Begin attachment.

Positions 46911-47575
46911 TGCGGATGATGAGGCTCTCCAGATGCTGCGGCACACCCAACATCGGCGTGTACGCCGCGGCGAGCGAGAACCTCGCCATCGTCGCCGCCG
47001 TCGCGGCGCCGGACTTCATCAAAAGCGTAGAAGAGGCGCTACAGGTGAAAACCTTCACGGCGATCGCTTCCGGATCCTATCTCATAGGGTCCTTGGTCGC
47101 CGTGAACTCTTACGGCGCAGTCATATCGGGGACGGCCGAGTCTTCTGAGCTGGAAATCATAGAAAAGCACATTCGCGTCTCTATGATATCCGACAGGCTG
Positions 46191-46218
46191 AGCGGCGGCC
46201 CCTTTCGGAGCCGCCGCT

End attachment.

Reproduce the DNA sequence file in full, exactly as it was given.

Positions 46911-47575
46911 TGCGGATGATGAGGCTCTCCAGATGCTGCGGCACACCCAACATCGGCGTGTACGCCGCGGCGAGCGAGAACCTCGCCATCGTCGCCGCCG
47001 TCGCGGCGCCGGACTTCATCAAAAGCGTAGAAGAGGCGCTACAGGTGAAAACCTTCACGGCGATCGCTTCCGGATCCTATCTCATAGGGTCCTTGGTCGC
47101 CGTGAACTCTTACGGCGCAGTCATATCGGGGACGGCCGAGTCTTCTGAGCTGGAAATCATAGAAAAGCACATTCGCGTCTCTATGATATCCGACAGGCTG
Positions 46191-46218
46191 AGCGGCGGCC
46201 CCTTTCGGAGCCGCCGCT